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“And the promise belongs to you and your children and to those who are afar off, those whom God shall call.” —Acts 2:39

The Legacy of Robert Fairlie of Edinburgh, November 16, 1572

If Christians paid more attention to history and genealogy, they might find godly lines of many generations in their own past. A good example of such is the life and legacy of Robert Fairlie, who, of course never saw or knew who would benefit from his own covenant faithfulness.

The Royal Mile in Edinburgh, with the iconic crown-shaped tower of St. Giles Kirk

On Sunday, November 16, 1572 Robert Fairlie walked down the street from St. Giles Kirk to visit a dying friend, the “Trumpet” of the Protestant Reformation, John Knox. He pulled up a table close to the Reformer’s bed and they ate together for one of the last times they could do so alone. The end of life was near and Fairlie returned four days later. Knox leaned over to his old friend and whispered “I have been greatly indebted to you. I shall never be able to recompense you, but I can commit you to One who can do it—to the eternal God.” Remembering those final words, Fairlie passed them on to his children, and they to theirs, down the generations. Young Marion Fairlie was told by her father that her great grandfather Fairlie “was committed in prayer to the Eternal God by His servant, John Knox!”

A memorial stained glass window inside of John Knox’s home in Edinburgh

The “John Knox House” on the Royal Mile in Edinburgh

Born in 1638 at the very beginning of the “Second Reformation,” Marion Fairlie committed her life to Christ at a young age, and when she grew up, married one of the boldest and bravest of the Scottish Covenanter preachers—William Veitch, to whom she bore nine children, three of whom died in infancy. She also kept a diary which was discovered and published two hundred years later by the Free Church of Scotland (1846). Ironically, she was married almost exactly 92 years to the day after her great grandfather’s last visit to John Knox.

The small village of Roberton, South Lanarkshire, Scotland, birthplace of William Veitch

William Veitch was the son of John Veitch, both of whom had been ejected from the pulpit as non-conforming Presbyterian pastors. Marion’s friends tried to convince her not to marry a man whose future indicated both poverty and trouble with the government, since the Veitches were meeting for worship in the illegal conventicles and were hated by Murdoch McKenzie, the Bishop of Moray, and declared outlaws by the King of England. Marion—a woman of deep conviction and constant in prayer—was a member of the congregation in Lanark, where William came to preach after his expulsion from Moray. Marion declared that God was faithful and would see her through difficulties, as he had her family in the past, believing it His will to marry William.

A coventicle—a secret meeting of the Covenanters—for which many paid dearly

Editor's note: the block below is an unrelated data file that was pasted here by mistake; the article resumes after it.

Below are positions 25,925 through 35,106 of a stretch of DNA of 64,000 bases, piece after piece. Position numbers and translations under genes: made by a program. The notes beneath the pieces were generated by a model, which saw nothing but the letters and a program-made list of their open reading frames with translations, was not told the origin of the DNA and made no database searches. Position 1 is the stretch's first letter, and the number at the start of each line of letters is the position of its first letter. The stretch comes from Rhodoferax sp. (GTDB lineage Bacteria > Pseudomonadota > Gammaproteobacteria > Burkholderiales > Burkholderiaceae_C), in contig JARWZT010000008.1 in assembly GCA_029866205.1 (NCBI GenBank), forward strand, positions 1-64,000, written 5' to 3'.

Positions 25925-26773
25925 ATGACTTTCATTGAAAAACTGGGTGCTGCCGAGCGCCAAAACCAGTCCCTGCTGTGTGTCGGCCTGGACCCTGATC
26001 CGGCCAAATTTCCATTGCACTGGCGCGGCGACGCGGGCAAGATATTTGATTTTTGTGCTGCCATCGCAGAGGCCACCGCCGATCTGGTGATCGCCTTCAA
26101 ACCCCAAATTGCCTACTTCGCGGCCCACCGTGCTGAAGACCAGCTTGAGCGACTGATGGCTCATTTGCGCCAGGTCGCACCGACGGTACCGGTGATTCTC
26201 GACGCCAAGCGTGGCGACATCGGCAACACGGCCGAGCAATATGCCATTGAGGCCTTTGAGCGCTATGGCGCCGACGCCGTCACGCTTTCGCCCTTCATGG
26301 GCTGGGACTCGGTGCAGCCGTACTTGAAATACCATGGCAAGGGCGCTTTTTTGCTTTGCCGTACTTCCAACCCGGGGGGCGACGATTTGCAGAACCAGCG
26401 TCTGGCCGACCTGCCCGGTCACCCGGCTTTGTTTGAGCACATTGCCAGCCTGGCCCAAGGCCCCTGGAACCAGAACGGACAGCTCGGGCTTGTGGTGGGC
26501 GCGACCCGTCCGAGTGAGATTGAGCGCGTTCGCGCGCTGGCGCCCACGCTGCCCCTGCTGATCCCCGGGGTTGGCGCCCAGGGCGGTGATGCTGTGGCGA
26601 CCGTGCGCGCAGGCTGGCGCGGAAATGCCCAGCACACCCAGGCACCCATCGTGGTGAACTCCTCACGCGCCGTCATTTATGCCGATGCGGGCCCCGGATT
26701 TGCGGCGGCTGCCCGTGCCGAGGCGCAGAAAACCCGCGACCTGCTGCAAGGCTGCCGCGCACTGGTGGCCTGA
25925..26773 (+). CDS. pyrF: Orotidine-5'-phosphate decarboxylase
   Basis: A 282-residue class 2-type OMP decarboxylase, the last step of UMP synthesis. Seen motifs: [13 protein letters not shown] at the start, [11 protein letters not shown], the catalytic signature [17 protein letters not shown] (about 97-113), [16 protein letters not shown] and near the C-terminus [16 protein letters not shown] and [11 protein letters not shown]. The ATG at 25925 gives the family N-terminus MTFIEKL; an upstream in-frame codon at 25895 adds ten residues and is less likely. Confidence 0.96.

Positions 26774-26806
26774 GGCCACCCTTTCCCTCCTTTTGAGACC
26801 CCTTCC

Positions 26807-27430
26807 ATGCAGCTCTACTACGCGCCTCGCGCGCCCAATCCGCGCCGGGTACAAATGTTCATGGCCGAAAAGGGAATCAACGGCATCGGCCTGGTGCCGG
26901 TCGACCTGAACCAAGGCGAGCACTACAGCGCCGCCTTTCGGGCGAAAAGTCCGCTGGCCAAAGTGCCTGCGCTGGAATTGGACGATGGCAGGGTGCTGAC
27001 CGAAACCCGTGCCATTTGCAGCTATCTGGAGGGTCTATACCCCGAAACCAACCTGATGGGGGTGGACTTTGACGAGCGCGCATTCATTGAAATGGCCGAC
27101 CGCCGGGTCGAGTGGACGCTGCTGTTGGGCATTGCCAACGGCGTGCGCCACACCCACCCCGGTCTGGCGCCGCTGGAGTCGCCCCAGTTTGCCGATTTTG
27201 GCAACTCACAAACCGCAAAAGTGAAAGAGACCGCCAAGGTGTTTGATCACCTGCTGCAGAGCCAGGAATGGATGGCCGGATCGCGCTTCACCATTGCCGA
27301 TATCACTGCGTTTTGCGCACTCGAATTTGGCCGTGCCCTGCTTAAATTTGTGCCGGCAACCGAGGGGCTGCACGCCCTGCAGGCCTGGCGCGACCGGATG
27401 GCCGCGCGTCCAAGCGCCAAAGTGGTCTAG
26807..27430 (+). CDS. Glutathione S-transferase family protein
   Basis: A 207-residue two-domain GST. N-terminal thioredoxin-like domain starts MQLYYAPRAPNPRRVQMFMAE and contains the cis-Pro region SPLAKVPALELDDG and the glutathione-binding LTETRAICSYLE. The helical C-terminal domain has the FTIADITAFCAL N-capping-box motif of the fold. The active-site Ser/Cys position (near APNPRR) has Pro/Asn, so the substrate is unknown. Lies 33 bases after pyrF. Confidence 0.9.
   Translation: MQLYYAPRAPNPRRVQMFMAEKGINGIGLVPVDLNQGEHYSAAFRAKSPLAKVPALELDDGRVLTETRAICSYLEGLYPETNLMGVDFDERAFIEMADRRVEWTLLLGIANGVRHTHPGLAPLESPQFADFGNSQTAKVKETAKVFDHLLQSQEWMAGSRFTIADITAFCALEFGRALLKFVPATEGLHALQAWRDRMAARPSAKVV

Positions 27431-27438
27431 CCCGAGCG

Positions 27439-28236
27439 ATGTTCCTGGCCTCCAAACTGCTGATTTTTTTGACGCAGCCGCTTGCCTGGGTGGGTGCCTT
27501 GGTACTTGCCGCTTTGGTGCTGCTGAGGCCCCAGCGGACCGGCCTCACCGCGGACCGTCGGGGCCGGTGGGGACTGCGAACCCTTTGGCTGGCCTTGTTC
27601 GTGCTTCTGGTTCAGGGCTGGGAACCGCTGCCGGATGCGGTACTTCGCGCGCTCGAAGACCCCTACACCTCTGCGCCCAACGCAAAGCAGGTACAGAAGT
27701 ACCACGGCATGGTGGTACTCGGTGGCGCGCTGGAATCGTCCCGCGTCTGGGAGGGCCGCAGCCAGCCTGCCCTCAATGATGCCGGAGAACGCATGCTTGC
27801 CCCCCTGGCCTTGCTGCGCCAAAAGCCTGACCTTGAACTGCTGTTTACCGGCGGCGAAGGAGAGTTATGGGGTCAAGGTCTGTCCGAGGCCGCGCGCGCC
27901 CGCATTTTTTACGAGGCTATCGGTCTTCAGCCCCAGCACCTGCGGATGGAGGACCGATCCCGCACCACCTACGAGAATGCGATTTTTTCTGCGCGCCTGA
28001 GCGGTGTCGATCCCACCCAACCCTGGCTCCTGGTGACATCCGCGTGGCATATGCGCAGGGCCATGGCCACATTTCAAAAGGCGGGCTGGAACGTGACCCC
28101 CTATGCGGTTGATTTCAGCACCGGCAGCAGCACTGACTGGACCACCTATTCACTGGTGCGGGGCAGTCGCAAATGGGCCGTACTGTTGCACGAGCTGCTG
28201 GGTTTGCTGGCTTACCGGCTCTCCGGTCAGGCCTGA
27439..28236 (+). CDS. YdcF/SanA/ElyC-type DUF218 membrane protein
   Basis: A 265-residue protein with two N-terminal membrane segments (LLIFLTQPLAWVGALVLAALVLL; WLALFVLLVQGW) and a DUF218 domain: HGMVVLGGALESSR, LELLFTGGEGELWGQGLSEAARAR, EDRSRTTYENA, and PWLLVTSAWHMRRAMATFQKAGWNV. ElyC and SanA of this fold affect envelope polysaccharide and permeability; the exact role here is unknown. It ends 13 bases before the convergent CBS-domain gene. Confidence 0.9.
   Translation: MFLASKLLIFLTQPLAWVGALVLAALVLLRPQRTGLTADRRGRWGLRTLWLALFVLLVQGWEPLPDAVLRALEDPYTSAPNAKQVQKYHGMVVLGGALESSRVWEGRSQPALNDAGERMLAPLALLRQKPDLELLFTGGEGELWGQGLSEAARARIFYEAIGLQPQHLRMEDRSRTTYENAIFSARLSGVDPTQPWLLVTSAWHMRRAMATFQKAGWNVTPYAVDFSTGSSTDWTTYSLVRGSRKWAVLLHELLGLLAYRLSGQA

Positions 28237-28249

Two years later, her husband—a “bold and daring man”—joined the Covenanter forces assembled to petition the Scottish General Assembly, but who were confronted by the government army at the Pentland Hills and slaughtered. Marion concealed officers fleeing the battlefield and pursuit. Within two days, enemy General Dalziel arrived at Veitch’s home seeking the preacher, although he had escaped and was in the process of making his way to England. Troopers continued to surround the Veitch home every few weeks, but Marion just assembled the children and truthfully denied having seen her husband lately. She eventually joined him in England, and he continued preaching there at illegal conventicles. In 1779 the authorities finally caught Veitch at home. Marion stated to her family that the justices could only do what God permitted them to do, so she was not worried over their situation.

Sir Thomas Dalyell (or Dalziel) (1615–1685), a great persecuter of Covenanters

A replica flag as carried by the Army of the Covenant

Travel to Scotland this summer and walk where Robert FairlieJohn Knox and William Veitch trod out the Gospel everyday. Hearing these reformation stories on the ground where they happened is both instructive and inspiring. Take advantage of our Early Bird rates and register today!

Word came from the jail that prosecutor Thomas Bell had pronounced sentence and the pastor was to be hanged the following day. Marion hurried through the snows to be with her husband in jail. That night, Bell “tarried at a friend’s house drinking” before going out into the night. He never arrived at home and his frozen body was found in the river next day. William Veitch was released from prison shortly thereafter, no one with the authority to carry out the sentence being present. He was eventually also pardoned by royal authority.

The village of Dumfries, Dumfriesshire, Scotland, with St. Michael’s Church

William and Marion both lived to a ripe old age, their home being known for hospitality, friendship, and prayer. Two of their sons became captains in the Prince of Orange’s army (later King of England), one became the Governor of Nova Scotia, and one moved to America and raised a godly family in Philadelphia. Another son became a minister in Ayr, and one daughter married the pastor at Caerlaverock. All of them were taught the scriptures at home and passed on to their own children that covenantal legacy begun centuries before at the bedside of John Knox. William and Marion died one day apart in 1722, but the faith lived on in their grandchildren and great-grandchildren.

Samuel Vetch (1668-1732), son of William and Marion Veitch, was a Scottish soldier and colonial governor of Nova Scotia

Caerlaverock Parish Church and graveyard, Caerlaverock, Dumfriesshire, Scotland

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